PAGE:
Nations are constructs. Like any other structure they need building blocks to be sustained. Education is key to this process in particular for “young” nation-states such as the countries of the Arabian peninsula. Thrown into the international system suddenly in the early to mid-20th century, educational institutions play a key role in engineering an idea of what it means to be Omani, Bahraini, Saudi, Kuwaiti, Qatari or, more recently, khaliji. The same political mechanism applies to indigenising the workforce. In particular, the smaller Arab monarchies, with national populations smaller than a large town, have been hard put to create a local labour force with the benefits of sustainable capacity building or national taxation (as opposed to capital flight overseas).
Until very recently, the Arab monarchies were almost entirely dependent on foreign labour in almost all aspects of their socioeconomic set-up, in particular in the higher education sector, to the detriment of the development of a national workforce. Once expatriates settled in and occupied jobs, it became that much more difficult for the younger generation to come through. This is one of the factors why unemployment rates have increased in all monarchies of the Arabian peninsula. As data from the World Economic Forum and the G20 indicate, the countries of the Gulf Cooperation Council (GCC) have persistently high unemployment rates. The highest number can be found in Saudi Arabia where unemployment is about 30 per cent. The political ramifications were obvious in the Arab Spring, which affected every country of the region, as I have discussed in my On the Arab Revolts and the Iranian Revolution. Youth unemployment is a powder keg in West Asia and North Africa and pretty much everywhere else in the global south. Throw in a good ideological match and it will cause another huge explosion.
Countries such as Oman and the United Arab Emirates have attempted to pursue constructive policies aimed at nationalising the workforce, including in the higher education sector, even before the political upheavals that have scarred the region. Policies dubbed “Omanisation” or “Emiratisation” have been introduced to diversify the national economies and to employ citizens in the private and public sector. For instance, in Oman, the population is growing by about 3 per cent per year, and about 40 per cent of the population is aged 15 or under. About 600,000 pupils are enrolled in schools; that is about 15 per cent of the overall population of the country. They will enter the job market very soon and the Omani economy does not seem to be ready to absorb such staggering numbers. In the United Arab Emirates, the figures are equally alarming. As a response, several state-sponsored initiatives such as the Tawteen UAE, Emirates Nationals Development Programme and the Abu Dhabi Tawteen Council have been actively pursuing Emiratisation by training high school students and graduates in skills required for the labour market. In the educational sector, the efforts are particularly focused. Institutions such as the Emirates Foundation offer competitive research grants themed along the Emiratisation campaign.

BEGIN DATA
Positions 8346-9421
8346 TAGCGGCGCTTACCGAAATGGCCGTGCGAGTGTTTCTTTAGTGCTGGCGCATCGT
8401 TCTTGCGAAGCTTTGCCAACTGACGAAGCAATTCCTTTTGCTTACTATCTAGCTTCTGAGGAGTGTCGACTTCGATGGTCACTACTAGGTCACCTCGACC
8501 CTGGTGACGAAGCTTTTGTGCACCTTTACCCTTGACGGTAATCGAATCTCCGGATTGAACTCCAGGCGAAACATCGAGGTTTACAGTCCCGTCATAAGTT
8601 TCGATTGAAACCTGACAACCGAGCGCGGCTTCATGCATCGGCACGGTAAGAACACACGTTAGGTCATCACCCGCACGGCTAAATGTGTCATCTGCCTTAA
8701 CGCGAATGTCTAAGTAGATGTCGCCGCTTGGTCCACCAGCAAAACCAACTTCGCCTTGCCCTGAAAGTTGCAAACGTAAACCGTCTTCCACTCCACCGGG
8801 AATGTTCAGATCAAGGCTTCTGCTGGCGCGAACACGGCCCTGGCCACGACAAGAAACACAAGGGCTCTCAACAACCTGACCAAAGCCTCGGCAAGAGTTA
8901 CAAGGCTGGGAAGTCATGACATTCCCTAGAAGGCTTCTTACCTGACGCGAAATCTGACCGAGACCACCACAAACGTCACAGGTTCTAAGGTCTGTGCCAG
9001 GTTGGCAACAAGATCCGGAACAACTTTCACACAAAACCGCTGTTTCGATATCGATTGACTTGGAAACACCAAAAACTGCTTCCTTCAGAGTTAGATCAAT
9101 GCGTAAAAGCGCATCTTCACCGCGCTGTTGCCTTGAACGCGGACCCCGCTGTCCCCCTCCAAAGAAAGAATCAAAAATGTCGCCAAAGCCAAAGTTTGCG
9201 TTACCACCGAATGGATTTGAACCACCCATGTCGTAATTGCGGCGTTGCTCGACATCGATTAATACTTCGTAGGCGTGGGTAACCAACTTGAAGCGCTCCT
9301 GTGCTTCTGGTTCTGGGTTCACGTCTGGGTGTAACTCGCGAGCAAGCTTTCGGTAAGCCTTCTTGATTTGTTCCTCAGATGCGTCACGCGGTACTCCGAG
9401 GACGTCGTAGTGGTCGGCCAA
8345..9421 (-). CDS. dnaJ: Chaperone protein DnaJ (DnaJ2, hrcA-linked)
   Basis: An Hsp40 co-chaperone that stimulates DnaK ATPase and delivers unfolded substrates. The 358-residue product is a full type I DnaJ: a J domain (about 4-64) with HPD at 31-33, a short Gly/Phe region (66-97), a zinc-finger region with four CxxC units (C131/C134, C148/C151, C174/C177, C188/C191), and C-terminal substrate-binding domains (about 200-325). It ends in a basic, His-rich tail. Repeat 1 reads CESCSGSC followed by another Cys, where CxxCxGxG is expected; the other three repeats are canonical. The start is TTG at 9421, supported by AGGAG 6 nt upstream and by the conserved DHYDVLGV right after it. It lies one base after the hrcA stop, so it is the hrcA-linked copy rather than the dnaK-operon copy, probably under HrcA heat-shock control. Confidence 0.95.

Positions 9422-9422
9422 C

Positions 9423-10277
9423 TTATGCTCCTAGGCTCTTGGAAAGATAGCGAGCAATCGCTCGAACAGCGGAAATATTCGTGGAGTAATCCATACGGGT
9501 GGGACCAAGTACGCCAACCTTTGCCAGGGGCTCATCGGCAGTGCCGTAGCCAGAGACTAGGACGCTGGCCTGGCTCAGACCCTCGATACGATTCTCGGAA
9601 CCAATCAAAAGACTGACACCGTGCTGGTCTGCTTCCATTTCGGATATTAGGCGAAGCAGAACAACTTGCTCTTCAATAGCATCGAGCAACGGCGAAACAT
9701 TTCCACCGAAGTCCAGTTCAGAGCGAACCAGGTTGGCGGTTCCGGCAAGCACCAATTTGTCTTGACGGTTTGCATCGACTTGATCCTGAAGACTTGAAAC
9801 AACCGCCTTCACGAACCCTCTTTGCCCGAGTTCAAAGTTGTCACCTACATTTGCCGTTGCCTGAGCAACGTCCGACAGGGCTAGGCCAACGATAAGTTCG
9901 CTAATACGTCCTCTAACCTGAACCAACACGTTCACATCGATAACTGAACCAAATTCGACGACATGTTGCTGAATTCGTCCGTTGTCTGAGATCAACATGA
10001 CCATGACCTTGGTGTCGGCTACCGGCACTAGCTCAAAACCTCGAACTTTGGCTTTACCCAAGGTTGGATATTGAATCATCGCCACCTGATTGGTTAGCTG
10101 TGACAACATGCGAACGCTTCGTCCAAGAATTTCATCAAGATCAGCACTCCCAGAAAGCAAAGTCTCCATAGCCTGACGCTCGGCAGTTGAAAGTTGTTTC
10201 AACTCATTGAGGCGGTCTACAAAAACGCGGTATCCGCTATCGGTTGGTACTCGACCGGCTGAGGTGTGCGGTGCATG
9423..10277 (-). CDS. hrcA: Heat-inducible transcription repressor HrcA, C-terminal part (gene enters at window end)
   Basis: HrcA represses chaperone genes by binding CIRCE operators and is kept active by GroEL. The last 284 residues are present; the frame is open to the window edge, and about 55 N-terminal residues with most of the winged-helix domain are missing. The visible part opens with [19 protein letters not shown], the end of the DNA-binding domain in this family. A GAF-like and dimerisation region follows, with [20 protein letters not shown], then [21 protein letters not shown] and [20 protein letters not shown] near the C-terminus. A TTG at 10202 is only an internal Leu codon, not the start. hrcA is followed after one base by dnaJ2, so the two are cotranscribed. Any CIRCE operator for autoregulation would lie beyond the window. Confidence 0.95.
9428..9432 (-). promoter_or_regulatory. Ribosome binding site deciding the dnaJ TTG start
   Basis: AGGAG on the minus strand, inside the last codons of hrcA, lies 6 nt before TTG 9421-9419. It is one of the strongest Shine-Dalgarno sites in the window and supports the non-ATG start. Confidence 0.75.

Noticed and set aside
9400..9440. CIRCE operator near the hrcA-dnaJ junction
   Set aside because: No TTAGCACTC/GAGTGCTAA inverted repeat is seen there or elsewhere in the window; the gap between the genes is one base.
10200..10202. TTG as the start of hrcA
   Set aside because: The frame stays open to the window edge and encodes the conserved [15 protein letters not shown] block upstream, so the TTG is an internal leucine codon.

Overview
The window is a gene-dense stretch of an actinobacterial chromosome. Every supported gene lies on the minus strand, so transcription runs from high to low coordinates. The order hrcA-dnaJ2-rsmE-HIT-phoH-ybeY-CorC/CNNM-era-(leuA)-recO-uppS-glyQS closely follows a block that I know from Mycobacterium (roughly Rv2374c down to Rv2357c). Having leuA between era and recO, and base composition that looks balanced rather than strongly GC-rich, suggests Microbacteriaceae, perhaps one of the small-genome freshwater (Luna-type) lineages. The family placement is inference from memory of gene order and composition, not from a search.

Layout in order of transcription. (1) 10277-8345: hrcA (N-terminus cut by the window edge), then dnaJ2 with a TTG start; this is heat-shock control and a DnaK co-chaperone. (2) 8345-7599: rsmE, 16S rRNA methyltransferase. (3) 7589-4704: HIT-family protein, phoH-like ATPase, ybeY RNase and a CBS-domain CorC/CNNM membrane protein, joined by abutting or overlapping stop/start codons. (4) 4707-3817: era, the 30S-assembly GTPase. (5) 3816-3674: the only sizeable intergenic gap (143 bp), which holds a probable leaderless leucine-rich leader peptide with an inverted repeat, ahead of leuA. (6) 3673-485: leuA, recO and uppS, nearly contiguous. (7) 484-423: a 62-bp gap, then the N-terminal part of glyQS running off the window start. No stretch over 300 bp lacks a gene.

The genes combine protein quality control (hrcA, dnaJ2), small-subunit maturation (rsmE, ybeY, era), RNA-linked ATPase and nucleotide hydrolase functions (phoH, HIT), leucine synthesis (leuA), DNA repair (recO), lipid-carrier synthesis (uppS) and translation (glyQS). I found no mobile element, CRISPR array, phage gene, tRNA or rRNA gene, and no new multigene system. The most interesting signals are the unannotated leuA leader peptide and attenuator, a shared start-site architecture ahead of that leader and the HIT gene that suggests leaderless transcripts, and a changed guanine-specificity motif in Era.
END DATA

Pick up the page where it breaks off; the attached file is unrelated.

Yet efforts to pursue these nationalised policies are hampered by the continued overreliance on specialised skills from abroad and cheap foreign labour, with all the tragic stories of exploitation that have repeatedly made the news. In addition, there are “softer” factors such as a discrepancy in language between graduates educated in English and an old guard speaking in Arabic. As one academic from the UAE put it during a recent education conference in Abu Dhabi: “They struggle when they go to the workplace and are asked to deal with documents in Arabic, to present in Arabic and attend meetings in Arabic, based on the emphasis on English language during their higher education.”
This language barrier is particularly pronounced in the higher education sector, not at least because it is dominated by Anglo-Saxon institutions such as University College London (Qatar), New York University (Abu Dhabi), the Royal College of Surgeons in Ireland (Bahrain), Herriot-Watt University (Dubai), the two American University branches in Kuwait and Sharjah, and an additional six branches of US universities in Qatar’s Education City. This “borrowed” culture stunts efforts that are aimed at nationalising the workforce; hence, a national labour regime is that much more difficult to institutionalise.
Building a nation needs patience, especially within a context that is economically invasive, politically charged and culturally fluid. Unless there is a compromise between the pressures of globalisation and the demands of national governance and sovereignty, current efforts at nationalising the work force will continue to be hampered, both in the GCC countries and throughout the global south.
Arshin Adib-Moghaddam is professor in global thought and comparative philosophies at Soas, University of London. See adib-moghaddam.info.
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